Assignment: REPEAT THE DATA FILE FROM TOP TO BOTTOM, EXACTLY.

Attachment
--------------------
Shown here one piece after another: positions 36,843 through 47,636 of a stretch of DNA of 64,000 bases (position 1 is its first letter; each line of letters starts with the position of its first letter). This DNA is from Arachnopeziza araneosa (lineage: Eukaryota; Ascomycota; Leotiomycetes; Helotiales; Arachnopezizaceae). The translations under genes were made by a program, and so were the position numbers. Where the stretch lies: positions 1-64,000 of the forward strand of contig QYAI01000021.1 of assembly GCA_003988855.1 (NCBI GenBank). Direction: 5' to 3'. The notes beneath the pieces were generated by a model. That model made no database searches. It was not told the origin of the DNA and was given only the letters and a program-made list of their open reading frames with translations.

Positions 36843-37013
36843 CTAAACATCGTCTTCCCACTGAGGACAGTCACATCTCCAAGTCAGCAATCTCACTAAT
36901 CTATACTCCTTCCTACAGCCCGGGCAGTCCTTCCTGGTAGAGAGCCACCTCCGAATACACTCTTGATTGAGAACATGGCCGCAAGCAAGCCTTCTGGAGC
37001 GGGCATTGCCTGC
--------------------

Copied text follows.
Shown here one piece after another: positions 36,843 through 47,636 of a stretch of DNA of 64,000 bases (position 1 is its first letter; each line of letters starts with the position of its first letter). This DNA is from Arachnopeziza araneosa (lineage: Eukaryota; Ascomycota; Leotiomycetes; Helotiales; Arachnopezizaceae). The translations under genes were made by a program, and so were the position numbers. Where the stretch lies: positions 1-64,000 of the forward strand of contig QYAI01000021.1 of assembly GCA_003988855.1 (NCBI GenBank). Direction: 5' to 3'. The notes beneath the pieces were generated by a model. That model made no database searches. It was not told the origin of the DNA and was given only the letters and a program-made list of their open reading frames with translations.

Positions 36843-37013
36843 CTAAACATCGTCTTCCCACTGAGGACAGTCACATCTCCAAGTCAGCAATCTCACTAAT
36901 CTATACTCCTTCCTACAGCCCGGGCAGTCCTTCCTGGTAGAGAGCCACCTCCGAATACACTCTTGATTGAGAACATGGCCGCAAGCAAGCCTTCTGGAGC
37001 GGGCATTGCCTGC